Yunnan sourcing cakes


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Yunnan sourcing cakes

Postby solitude » Jun 8th, '11, 14:39

And what about these puer teas?
I have tried a few samples and some of them were really impressive. Since I am still a kind a beginer in the world of puer I would like to know opinions of more experienced sheng drinkers.
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Re: Yunnan sourcing cakes

Postby bearsbearsbears » Jun 8th, '11, 14:46

solitude wrote:I would like to know opinions of more experienced sheng drinkers.


Hobbes has been reviewing quite a few of YS's productions on his blog, half-dipper.blogspot.com
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Re: Yunnan sourcing cakes

Postby MarshalN » Jun 8th, '11, 23:00

I think some of them are good value for money, although not all of them equally good
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Re: Yunnan sourcing cakes

Postby Winnie_ther_pu » Jun 11th, '11, 23:40

If you mean the cakes that Scott presses under the Yunnan Sourcing label, then I can attest to the wonderful, unique and balanced qualities of most of those cakes. Of his sheng cakes, I haven't had one that I disliked. I have not tried the shu offerings. My current favorites of his cakes are the 2010 Dehong brick, the 2011 Silver Needle (not for aging more than 10 years), and the 2010 Wu Liang Shan.

If you are talking about the endless number of offerings that he has from other companies... Wow, there are so many. The Hai Lang Hao (not ming xiang ya yuan) branded cakes are a delight. If you want sheng then I like Nan jian (in particular the 2010 "Cert Organic Mini Brick). There are plenty that are not-so-good or just not to everyone's taste, beyond that, search the web for reviews...there should be a million of em :)

I (heart) YS

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Re: Yunnan sourcing cakes

Postby TIM » Jun 11th, '11, 23:53

Why did you said: the 2011 Silver Needle (not for aging more than 10 years)? Do you have experiences about the progression? Or have you tasted one which is aged properly for 10 years? Please kindly share your view with us. Thank you in advice ~ Toki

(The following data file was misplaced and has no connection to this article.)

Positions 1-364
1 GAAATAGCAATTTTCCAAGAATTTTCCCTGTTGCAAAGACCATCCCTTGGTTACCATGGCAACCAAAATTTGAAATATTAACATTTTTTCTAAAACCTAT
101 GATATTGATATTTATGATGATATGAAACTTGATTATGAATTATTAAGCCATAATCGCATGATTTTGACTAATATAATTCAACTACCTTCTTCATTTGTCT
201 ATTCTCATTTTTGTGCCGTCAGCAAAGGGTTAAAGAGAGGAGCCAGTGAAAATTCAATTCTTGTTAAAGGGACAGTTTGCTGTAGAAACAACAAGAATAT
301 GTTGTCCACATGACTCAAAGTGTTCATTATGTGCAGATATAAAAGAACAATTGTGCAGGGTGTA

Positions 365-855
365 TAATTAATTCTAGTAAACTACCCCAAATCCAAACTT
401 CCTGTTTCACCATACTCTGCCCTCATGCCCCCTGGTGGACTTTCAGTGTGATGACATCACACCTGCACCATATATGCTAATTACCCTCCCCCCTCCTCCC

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Re: Yunnan sourcing cakes

Postby Winnie_ther_pu » Jun 12th, '11, 02:25

Hey Toki. I have a very similar cake to the 2011 Silver Needle from 2005 and, though I still love it and how it has aged thus far, judging by its progression I don't think that it will substantially develop the camphory goodness or earthy tones associated with the beloved aged puers currently in my collection. I have been aging my own puer for 10 years, have cakes, aged by acquaintances, up to 35yo and have had the opportunity to sample cakes up to 60yo. One thing I do know: 'proper' aging is in the eye of the beholder (so long as there are no yellow or white spots :)) Of course, all of this said, the 2011 Silver Needle may age very well, since my cake from 2005 wasn't produced by Scott/YS.
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Re: Yunnan sourcing cakes

Postby bagua7 » Jun 12th, '11, 06:21

I haven't bought any of the shu variety from this vendor as of yet.

Any recommendations?
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Re: Yunnan sourcing cakes

Postby solitude » Jun 12th, '11, 06:38

Thanks guys. Scott has a large selection in deed. Among the samples I have tried those from hai lang hao and mengyang guoyan impressed me the most. From the cakes under the YS label I like the 2010 "autumn mang fei", "nan nuo ya kou" and "Bu lang jie liang".